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Cathodic protection

  1. Jun 8, 2006 #1
    What did iron do to protect copper?

    1. I know it has a stronger reductive power than copper, which means it has more tendency to oxidize.

    Question:
    So, iron reduces O2 and H2O instead of copper? Or does it also reduce the copper that oxidized?

    Could someone explain me what really happens?
     
  2. jcsd
  3. Jun 8, 2006 #2

    Hootenanny

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    Basically, the process is know as sacrificial protection. It is used on oil rigs were they bolt blocks of magnesium to the steel structure. Iron is more reactive than copper (greater reducing power) and is so oxidised in preference to the copper. The iron need not completely cover the copper, it only need tobe in contact with it so that it can transfer its electrons. A google for "sacrificial protection" will probably yield all the information you required.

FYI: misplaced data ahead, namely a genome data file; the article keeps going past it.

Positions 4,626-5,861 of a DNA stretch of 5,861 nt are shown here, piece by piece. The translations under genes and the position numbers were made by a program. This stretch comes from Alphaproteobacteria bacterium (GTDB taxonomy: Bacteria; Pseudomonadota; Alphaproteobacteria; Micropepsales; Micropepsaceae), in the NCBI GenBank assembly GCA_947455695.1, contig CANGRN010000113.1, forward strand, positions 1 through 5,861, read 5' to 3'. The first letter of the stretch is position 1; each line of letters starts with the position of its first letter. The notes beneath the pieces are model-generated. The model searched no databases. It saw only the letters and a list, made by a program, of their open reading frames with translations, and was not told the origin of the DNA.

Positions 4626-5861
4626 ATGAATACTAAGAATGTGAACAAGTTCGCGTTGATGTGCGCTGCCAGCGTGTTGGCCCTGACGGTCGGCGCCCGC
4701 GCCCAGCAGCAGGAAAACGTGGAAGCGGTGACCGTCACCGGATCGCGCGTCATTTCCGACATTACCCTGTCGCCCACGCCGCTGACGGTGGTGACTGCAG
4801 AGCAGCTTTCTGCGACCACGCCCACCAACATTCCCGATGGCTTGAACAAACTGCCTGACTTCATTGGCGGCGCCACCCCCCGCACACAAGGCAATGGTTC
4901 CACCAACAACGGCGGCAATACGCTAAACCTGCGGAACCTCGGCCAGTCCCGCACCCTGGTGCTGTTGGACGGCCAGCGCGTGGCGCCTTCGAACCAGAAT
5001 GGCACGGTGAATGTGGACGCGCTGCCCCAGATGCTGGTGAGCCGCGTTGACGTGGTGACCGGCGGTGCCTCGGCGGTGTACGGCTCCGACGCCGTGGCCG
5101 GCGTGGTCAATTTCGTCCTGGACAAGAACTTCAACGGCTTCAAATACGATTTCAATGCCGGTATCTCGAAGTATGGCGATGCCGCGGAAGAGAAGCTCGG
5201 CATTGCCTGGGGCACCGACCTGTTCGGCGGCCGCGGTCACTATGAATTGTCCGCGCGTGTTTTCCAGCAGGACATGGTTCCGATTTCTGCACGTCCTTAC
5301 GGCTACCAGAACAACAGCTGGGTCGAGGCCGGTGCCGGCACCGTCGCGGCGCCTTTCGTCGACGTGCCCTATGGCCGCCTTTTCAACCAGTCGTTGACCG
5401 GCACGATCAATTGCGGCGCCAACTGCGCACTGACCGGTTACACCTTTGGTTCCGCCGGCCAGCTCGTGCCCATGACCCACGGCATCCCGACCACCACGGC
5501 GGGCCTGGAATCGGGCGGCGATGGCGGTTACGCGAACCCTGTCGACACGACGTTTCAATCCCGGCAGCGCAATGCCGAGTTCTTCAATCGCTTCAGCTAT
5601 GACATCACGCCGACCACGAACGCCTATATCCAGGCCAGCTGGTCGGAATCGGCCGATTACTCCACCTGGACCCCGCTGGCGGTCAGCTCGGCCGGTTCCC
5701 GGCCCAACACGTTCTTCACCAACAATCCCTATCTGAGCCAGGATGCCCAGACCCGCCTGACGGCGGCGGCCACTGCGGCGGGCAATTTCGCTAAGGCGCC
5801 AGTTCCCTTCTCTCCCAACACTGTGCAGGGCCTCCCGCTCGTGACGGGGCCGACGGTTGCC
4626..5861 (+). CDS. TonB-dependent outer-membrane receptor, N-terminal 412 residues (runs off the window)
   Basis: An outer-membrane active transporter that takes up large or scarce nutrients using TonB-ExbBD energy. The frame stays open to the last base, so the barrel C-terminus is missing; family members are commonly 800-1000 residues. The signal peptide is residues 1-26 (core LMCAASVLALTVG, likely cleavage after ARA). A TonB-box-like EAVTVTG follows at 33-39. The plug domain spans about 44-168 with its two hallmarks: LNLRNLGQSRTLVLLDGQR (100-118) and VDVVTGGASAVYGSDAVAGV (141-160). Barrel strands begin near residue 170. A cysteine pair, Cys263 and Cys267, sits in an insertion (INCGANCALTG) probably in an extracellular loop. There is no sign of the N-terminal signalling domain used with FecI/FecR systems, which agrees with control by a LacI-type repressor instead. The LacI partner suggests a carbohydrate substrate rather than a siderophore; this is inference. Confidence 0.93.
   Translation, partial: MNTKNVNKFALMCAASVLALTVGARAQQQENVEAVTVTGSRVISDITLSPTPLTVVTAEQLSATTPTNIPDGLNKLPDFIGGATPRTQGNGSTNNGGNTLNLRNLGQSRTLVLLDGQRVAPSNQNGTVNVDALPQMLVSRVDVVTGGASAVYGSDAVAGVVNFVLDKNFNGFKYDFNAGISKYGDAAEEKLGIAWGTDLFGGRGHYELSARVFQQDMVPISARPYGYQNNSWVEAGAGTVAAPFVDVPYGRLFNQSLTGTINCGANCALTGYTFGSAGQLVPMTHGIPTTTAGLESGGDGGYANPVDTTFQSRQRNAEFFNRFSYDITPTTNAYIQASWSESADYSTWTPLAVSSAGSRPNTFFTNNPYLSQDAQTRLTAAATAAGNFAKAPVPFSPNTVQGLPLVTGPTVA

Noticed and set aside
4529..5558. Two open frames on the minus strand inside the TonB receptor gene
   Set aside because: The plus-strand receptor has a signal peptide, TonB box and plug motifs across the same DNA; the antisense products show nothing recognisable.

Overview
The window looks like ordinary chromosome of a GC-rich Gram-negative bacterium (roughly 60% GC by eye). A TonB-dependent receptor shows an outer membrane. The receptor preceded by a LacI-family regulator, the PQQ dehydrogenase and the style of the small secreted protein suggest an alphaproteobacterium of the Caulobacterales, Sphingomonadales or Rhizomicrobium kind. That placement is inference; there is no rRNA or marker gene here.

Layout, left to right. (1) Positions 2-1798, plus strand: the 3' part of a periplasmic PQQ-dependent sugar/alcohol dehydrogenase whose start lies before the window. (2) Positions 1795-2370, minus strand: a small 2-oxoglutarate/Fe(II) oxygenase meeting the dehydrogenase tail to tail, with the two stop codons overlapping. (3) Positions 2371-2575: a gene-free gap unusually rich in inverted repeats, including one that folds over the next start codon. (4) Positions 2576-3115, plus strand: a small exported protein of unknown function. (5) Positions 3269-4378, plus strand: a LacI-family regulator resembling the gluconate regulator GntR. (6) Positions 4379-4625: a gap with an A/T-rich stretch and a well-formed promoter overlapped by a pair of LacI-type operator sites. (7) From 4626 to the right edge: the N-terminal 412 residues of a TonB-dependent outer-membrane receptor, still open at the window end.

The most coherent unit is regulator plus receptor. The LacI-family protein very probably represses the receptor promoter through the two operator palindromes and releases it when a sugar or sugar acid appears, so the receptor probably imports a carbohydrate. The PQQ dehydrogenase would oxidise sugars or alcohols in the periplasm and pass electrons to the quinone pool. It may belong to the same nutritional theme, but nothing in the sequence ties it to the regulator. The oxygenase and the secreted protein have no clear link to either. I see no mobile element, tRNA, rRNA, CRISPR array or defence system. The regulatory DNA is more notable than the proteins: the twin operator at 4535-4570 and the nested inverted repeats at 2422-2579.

Last edited: Jun 8, 2006
  4. Jun 8, 2006 #3
    Thank you, Hootenanny! To know the precise words is essential to search in google. I did find very useful information with "sacrificial protection". :approve:
     
  5. Jun 8, 2006 #4

    Hootenanny

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    My pleasure :biggrin:
     
  6. Jun 8, 2006 #5

    mrjeffy321

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    I have also heard to called "Sacrificial Anode".

    A similar method can be used to protect metal pipes buried in the ground from corrosion. Lets say you have an Iron pipe which would normally rust/corrode away when burried underground and exposed to the elements. In order to keep from having to constantly dig up and replace piping all the time, you can electrically connect a sacrificial anode made of some more reactive metal than Iron to the pipe (say Magnesium). Doing this will cause the Mg to corrose away before the Iron pipe begins to rust.
     
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